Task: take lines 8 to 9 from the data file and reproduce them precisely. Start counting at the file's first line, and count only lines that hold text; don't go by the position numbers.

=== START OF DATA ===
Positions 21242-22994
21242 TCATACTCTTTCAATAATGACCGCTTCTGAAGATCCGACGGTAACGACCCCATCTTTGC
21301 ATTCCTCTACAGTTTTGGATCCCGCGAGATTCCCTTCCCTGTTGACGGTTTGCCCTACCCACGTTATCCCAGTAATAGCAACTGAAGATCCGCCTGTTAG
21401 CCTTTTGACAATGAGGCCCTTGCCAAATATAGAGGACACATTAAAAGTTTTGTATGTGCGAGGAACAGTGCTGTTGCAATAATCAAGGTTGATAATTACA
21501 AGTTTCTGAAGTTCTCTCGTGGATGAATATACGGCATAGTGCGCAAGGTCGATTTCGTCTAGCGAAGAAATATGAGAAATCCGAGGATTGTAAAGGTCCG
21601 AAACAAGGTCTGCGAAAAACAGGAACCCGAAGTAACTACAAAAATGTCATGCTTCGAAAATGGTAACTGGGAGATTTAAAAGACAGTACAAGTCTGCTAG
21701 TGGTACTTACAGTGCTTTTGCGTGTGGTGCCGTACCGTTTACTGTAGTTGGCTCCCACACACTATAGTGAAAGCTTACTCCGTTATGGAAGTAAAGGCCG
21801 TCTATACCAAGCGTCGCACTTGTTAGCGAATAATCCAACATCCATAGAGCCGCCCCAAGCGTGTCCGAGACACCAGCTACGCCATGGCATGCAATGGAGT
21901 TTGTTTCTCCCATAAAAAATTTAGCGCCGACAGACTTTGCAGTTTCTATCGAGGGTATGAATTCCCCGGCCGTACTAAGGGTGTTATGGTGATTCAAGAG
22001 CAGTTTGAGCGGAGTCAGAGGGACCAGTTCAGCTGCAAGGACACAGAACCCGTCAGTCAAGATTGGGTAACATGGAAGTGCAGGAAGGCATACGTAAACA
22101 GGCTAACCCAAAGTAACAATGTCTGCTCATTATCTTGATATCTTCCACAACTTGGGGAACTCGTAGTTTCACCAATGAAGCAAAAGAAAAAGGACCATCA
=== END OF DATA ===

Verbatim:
21801 TCTATACCAAGCGTCGCACTTGTTAGCGAATAATCCAACATCCATAGAGCCGCCCCAAGCGTGTCCGAGACACCAGCTACGCCATGGCATGCAATGGAGT
21901 TTGTTTCTCCCATAAAAAATTTAGCGCCGACAGACTTTGCAGTTTCTATCGAGGGTATGAATTCCCCGGCCGTACTAAGGGTGTTATGGTGATTCAAGAG